Was the heat getting to us?
Grainia Long, Interim Chief Executive, discusses that fundamental change to how we deliver housing for everyone requires long term vision, excellent strategy and constant and unyielding determination to deliver
Perhaps it's the memory of a new school bag and pencil case, but I've always quite liked the arrival of September and the return to routine and normality. Actually, it's the control freak in me. There. I've said it. The months of July and August are difficult to predict and this year was no exception.
A massive Eurozone crisis in July threatened to dismantle the Euro and bring with it huge uncertainty around the cost of borrowing. Yet instead of 'wall to wall' speculation on how to protect the UK economy, coverage was overshadowed by a media fascination with itself. This year the 'silly season', amounted to an obsession with future regulation of the press and the phone hacking scandal at the News of the World.
As if that wasn't erratic enough, in the same week as it emerged that recovery from this recession will be the slowest since the Great Depression, the Daily Mail rejoiced that house prices have reached a twelve month high, 'fuelling hopes that the worst of the property slump is over' - their words, not mine. Is it just me, or was the heat getting to us?
By the time August arrived, anyone reading the papers needed a strong stomach and an amazing ability to suspend disbelief. To pretend that the US budget deal would hold- that the downgrading of US debt was just a ruse and that the US remains a 'Triple A' nation. To 'look away now' and suspend disbelief while the whole of the North Atlantic was experiencing an unprecedented debt crisis that has appeared incapable of being solved. And disbelief was indeed the common reaction to the images of riots and looting across England less than a year from the Olympic Games.
Thankfully, in our world, matters were more stable. To his credit, Grant Shapps announced a regulatory requirement that fixed term tenancies should normally last a minimum of five years. At the annual CIH Conference in June, Sarah Webb asked the Minister to listen to the sector, to make use of the experience in the room and as a result, the right decision has been taken. Predictable? Perhaps not. But very welcome. And a sign of what can be achieved when government and housing professionals work together.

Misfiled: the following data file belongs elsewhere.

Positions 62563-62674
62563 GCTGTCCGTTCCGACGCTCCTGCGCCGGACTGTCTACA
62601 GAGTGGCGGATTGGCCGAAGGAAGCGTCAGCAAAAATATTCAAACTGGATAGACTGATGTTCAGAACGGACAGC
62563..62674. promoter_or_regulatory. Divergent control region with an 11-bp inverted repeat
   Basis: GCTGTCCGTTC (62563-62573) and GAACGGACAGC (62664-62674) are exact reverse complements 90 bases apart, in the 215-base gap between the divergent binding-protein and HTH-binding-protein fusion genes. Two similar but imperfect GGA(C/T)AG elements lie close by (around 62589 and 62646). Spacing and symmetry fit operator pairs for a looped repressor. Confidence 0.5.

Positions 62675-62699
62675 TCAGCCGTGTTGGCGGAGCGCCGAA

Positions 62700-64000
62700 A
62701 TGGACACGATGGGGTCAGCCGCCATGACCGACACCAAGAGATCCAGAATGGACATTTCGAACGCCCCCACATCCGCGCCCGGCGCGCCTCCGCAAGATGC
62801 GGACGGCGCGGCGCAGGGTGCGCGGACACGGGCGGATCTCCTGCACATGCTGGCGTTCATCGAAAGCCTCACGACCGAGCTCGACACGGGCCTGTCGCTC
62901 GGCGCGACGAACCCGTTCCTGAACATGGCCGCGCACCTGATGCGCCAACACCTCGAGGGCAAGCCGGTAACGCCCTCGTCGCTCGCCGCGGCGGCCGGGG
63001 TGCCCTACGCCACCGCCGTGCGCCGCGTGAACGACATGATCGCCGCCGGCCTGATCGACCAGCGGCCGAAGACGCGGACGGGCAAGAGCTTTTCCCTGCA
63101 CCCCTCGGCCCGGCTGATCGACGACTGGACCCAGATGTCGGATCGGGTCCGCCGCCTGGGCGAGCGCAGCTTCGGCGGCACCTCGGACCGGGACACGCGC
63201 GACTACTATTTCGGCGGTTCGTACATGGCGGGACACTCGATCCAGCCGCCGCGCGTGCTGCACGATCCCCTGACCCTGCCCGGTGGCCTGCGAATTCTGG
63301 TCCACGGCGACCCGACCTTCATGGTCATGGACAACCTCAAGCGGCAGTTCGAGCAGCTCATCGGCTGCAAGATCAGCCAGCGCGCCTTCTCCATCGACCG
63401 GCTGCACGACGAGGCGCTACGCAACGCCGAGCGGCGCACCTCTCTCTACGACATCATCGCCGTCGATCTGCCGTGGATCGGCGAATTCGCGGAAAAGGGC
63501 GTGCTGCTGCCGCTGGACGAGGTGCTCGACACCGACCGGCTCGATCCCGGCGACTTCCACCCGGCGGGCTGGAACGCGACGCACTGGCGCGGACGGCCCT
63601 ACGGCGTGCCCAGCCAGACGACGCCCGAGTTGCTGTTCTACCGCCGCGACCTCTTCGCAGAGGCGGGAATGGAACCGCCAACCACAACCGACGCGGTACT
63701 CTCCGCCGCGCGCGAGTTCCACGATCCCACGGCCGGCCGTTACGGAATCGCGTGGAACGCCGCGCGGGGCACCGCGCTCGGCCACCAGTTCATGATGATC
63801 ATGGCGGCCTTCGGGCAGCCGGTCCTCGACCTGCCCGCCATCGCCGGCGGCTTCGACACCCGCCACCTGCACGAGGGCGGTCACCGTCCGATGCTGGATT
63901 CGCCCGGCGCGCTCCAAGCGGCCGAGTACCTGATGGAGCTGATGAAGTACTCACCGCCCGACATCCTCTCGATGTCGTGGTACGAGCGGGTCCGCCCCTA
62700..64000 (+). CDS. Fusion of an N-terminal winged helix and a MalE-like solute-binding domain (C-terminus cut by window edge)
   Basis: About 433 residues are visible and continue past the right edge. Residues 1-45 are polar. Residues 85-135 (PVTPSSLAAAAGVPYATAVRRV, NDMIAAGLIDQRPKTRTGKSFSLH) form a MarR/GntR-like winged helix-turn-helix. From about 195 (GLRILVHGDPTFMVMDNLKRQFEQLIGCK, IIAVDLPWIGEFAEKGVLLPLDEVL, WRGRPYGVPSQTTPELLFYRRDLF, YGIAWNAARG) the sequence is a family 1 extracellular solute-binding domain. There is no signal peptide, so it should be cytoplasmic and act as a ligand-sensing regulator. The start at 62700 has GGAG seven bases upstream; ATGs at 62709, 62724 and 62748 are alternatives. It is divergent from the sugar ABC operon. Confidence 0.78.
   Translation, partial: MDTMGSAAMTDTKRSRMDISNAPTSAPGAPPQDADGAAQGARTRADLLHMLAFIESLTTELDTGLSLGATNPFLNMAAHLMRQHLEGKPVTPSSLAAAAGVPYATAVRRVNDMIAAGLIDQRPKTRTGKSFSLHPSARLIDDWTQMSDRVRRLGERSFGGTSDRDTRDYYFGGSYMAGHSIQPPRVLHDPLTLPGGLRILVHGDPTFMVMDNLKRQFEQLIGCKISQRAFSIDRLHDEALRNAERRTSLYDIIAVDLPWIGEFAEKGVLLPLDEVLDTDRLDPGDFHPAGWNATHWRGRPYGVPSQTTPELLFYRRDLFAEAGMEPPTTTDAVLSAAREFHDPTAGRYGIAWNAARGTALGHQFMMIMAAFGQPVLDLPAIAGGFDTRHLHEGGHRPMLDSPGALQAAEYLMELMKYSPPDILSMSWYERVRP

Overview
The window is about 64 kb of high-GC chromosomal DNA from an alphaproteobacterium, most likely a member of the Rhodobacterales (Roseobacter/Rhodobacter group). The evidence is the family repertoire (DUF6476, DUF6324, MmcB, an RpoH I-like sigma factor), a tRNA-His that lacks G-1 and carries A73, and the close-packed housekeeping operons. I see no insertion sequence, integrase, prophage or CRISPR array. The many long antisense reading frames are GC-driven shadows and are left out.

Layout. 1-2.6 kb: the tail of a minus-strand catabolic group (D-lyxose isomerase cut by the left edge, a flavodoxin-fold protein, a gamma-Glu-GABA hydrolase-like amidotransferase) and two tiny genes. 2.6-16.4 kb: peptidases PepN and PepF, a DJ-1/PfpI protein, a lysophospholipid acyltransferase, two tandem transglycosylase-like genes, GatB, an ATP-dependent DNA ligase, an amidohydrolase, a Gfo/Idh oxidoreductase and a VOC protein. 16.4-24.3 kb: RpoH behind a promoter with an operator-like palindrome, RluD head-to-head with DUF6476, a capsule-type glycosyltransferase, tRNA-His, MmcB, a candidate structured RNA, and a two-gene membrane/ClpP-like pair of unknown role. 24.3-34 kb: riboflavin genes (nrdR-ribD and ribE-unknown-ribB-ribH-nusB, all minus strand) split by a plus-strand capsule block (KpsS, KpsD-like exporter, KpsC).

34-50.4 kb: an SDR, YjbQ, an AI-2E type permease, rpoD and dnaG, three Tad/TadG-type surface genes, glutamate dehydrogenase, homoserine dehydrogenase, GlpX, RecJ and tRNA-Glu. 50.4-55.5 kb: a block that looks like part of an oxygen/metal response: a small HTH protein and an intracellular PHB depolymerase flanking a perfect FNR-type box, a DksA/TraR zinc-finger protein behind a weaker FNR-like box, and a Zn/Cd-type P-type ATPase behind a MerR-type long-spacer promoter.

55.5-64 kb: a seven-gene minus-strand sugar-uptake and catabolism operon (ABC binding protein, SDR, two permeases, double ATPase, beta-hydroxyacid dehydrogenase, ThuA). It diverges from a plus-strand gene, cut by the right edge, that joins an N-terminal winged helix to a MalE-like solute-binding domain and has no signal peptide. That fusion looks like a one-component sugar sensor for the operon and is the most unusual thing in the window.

Our recent housing pact makes a strong ask of government to ensure that we build homes and communities that enable people from different backgrounds and with different income levels to live together. But we have also made several promises and government will rightly expect us to deliver. We have pledged to take responsibility for standards and for outcomes, to ensure we out-perform and realise the opportunities we have to provide housing as efficiently and effectively as we can. For my part, I'll be pressing all those within CIH - our members and broader stakeholders - to constantly challenge ourselves to be better. It's not enough to expect government to listen, we must convince through our actions.
We must make sure - as we prepare for greater financial freedoms for councils next April - that the winners are tenants. We must make sure – as welfare reform and housing benefit changes take effect – that we are thinking about the long term impact on rental streams and on business models. But we also need policy makers to ensure welfare reforms and social housing reforms complement rather than counteract each other. The announcement that 170,000 homes will be built through the Affordable Homes Programme is an indication of just how hard housing organisations have worked to stretch public funding. However we cannot forget that the greater challenge is to deliver even more if we really are to meet housing need, and to ensure those new homes are genuinely affordable.
All of the above is a reminder that fundamental change to how we deliver housing for everyone requires long term vision, excellent strategy and constant and unyielding determination to deliver. Housing organisations and professionals have proved their capacity to do just that. We've had time over the summer to recharge our batteries, and return re-energised and re-focused.
To all fellow control freaks, relax... Normal scheduling has resumed!